A man in London tries to help a counter-espionage Agent. But when the Agent is killed, and the man stands accused, he must go on the run to save himself and stop a spy ring which is trying to steal top secret information.
Dr. Constance Petersen (Ingrid Bergman) is a psychiatrist at Green Manors mental asylum. The head of Green Manors has just been replaced, with his replacement being the renowned Dr. Anthony Edwardes (Gregory Peck). Romance blossoms between Dr. Petersen and Dr. Edwards, but Dr. Edwards starts to show odd aversions and personality traits...Written by
Originally released with an overture before the opening credits, and exit music after the end title. See more »
When Lieutenant Cooley ends his phone conversation with "goodbye" (in his first scene in the film), the telephone receiver is not only not near his mouth, it's almost back in the cradle. See more »
Miss Carmichael, please. Dr. Petersen is ready for you.
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Just before the opening credits, an overture is played. See more »
In 1999, The Walt Disney Company, which now owns much of the David O. Selznick collection, restored the film, reinstating Miklos Rosza's overture/exit music and the flash of red from the gunshot scene that were previously omitted from later prints. See more »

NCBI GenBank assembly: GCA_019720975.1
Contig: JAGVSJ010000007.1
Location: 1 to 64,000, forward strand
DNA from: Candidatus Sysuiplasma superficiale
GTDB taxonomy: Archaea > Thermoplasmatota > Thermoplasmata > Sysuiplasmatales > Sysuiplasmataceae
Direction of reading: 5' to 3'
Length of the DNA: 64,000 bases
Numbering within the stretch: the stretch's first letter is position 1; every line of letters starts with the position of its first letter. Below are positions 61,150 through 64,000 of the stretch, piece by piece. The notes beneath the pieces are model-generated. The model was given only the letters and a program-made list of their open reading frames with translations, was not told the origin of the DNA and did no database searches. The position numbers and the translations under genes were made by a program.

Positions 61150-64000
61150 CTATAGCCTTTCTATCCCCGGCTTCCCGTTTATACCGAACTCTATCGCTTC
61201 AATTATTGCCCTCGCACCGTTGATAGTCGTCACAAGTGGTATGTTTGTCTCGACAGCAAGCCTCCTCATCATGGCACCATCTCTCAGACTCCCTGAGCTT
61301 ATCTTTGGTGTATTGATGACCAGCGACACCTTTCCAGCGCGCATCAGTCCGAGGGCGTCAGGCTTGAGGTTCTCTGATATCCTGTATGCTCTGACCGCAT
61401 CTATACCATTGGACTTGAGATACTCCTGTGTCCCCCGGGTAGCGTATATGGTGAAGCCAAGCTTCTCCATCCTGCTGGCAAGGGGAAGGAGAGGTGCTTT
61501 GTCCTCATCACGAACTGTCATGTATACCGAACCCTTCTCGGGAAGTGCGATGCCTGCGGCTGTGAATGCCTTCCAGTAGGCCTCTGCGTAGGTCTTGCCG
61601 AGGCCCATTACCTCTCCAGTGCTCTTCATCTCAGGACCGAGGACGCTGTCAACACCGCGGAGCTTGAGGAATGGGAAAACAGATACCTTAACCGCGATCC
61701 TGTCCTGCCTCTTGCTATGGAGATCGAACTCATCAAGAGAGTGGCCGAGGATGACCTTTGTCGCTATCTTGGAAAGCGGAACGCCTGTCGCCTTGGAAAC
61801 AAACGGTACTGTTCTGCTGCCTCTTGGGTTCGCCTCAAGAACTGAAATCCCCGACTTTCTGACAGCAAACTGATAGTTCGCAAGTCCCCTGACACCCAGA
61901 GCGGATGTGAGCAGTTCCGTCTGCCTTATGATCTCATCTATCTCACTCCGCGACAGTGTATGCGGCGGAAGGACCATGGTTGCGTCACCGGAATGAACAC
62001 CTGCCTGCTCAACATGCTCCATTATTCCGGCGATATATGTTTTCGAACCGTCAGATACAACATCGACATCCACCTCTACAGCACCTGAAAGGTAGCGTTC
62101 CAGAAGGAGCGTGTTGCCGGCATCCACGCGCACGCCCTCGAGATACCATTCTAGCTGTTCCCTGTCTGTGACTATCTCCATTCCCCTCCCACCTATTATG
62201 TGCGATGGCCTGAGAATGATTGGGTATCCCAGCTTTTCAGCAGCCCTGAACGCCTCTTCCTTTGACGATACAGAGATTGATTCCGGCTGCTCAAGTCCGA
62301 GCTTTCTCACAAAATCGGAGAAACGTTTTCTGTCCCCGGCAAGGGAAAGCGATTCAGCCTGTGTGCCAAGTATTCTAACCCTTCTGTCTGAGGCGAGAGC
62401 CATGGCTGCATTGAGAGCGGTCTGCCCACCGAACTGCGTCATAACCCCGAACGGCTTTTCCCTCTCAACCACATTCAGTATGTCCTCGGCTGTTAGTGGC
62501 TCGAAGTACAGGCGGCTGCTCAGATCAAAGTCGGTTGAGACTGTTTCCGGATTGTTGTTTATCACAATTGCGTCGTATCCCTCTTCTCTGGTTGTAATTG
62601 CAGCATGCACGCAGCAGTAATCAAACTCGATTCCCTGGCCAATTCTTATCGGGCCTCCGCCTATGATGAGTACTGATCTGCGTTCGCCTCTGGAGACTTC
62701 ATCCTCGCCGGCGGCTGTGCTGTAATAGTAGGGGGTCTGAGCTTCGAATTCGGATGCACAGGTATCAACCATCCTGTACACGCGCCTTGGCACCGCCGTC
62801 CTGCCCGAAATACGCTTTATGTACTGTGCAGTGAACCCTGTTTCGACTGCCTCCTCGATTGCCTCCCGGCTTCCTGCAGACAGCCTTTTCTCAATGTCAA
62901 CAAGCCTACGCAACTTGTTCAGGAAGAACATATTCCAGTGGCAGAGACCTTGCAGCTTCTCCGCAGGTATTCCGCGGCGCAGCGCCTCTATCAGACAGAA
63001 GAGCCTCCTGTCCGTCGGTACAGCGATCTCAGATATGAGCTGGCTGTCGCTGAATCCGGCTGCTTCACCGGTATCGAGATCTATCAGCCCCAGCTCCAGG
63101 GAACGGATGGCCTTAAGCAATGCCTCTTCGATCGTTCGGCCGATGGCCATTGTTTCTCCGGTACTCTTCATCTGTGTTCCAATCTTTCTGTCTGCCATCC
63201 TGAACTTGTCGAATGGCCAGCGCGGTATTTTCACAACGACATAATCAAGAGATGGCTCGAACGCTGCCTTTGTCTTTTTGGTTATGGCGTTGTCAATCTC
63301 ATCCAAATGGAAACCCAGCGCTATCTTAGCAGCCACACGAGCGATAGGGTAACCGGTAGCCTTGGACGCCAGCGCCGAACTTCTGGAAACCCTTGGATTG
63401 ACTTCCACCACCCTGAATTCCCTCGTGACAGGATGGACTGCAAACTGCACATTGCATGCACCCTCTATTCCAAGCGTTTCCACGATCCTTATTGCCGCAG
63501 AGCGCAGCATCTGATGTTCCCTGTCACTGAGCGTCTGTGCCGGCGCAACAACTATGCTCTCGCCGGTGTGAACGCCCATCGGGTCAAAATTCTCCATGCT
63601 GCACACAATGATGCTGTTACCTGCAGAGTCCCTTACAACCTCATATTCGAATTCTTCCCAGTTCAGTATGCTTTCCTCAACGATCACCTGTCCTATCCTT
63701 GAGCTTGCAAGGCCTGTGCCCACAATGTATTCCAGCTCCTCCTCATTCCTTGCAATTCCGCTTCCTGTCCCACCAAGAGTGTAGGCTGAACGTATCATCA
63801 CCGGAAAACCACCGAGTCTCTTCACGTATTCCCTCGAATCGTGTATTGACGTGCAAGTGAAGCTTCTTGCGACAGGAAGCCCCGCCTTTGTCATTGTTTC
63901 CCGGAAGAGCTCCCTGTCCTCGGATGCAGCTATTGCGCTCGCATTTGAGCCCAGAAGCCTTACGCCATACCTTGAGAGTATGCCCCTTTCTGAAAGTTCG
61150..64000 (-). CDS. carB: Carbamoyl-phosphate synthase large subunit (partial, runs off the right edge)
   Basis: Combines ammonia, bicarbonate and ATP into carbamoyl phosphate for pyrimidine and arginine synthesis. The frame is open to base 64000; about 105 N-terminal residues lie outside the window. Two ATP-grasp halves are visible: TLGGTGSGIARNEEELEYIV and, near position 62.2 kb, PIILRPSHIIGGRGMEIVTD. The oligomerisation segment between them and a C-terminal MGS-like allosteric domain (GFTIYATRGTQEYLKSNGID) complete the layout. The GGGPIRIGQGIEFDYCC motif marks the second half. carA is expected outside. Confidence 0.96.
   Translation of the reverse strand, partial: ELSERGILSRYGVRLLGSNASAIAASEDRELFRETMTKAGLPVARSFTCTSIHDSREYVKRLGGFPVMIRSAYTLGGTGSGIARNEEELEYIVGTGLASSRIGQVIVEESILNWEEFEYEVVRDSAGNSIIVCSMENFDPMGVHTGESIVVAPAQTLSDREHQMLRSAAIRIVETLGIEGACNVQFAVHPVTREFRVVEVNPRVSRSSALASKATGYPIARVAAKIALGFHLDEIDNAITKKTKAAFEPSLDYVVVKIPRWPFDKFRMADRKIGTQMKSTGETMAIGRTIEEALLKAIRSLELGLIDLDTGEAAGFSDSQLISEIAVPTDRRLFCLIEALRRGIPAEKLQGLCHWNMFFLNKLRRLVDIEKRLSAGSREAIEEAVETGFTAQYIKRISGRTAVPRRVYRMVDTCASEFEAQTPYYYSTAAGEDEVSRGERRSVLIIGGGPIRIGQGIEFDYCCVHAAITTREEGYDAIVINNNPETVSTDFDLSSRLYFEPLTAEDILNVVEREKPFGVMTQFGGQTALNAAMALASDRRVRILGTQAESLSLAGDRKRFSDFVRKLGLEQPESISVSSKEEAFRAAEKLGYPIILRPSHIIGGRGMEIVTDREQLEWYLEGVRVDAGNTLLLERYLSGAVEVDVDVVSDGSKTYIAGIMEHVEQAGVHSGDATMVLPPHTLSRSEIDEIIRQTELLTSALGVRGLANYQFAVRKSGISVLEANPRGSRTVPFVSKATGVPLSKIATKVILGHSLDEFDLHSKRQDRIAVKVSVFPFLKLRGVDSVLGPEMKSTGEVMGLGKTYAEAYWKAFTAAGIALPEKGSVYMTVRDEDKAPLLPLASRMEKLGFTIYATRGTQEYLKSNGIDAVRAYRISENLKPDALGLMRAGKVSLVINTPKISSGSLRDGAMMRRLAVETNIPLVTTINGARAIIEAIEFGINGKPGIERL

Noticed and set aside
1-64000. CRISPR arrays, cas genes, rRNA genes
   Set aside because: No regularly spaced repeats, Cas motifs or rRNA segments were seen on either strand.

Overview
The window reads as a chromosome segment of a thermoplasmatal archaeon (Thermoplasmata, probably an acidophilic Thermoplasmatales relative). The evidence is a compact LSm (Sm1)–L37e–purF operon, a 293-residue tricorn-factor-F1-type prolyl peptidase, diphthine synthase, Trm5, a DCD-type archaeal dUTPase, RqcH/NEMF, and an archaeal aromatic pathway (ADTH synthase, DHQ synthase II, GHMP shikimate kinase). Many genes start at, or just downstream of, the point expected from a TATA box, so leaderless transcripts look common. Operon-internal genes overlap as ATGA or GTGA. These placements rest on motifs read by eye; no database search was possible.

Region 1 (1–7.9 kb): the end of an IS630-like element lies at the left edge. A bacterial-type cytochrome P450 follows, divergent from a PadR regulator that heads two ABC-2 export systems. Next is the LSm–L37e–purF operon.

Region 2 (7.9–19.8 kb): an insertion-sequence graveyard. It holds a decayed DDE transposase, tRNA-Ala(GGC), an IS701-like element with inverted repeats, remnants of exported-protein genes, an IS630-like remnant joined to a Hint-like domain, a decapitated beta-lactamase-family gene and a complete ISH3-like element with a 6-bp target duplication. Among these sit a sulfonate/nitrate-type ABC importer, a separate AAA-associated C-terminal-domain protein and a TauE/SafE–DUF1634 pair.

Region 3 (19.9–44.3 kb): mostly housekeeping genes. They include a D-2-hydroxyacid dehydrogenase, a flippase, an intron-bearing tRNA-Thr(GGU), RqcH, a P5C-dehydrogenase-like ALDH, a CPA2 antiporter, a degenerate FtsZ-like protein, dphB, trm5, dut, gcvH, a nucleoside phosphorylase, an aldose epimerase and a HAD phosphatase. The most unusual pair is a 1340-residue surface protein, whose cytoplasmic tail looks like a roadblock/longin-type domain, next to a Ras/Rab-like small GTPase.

Alfred Hitchcock's classic (and underrated going by IMDb scores) thriller about a psychiatrist (Ingrid Bergman) who falls in love with another doctor (Gregory Peck) but then learns the man isn't really a doctor but suffers from amnesia and might have killed the man he was pretending to be. This was only my second time viewing this and the first time in God knows how many years but I really loved every single second of the film so there's no question I'll be watching it a lot more in upcoming years. I thought the film had a high level of suspense running from start to finish with the usual great style from Hitchcock. the brilliant music score also helps things wonderfully, especially during the highly intense ski scene. Both Bergman and Peck are terrific together and they really sell the story and make us care about the two characters. As great as those two our the film belongs to Michael Chekhov who adds great comic support. The love scene was also highly passionate and the dream sequence packs a nice punch as well. The crowd I watched this with seemed to be really involved like I was as there were all sorts of little "tense" noises as you could hear people gasping and holding their breathe.
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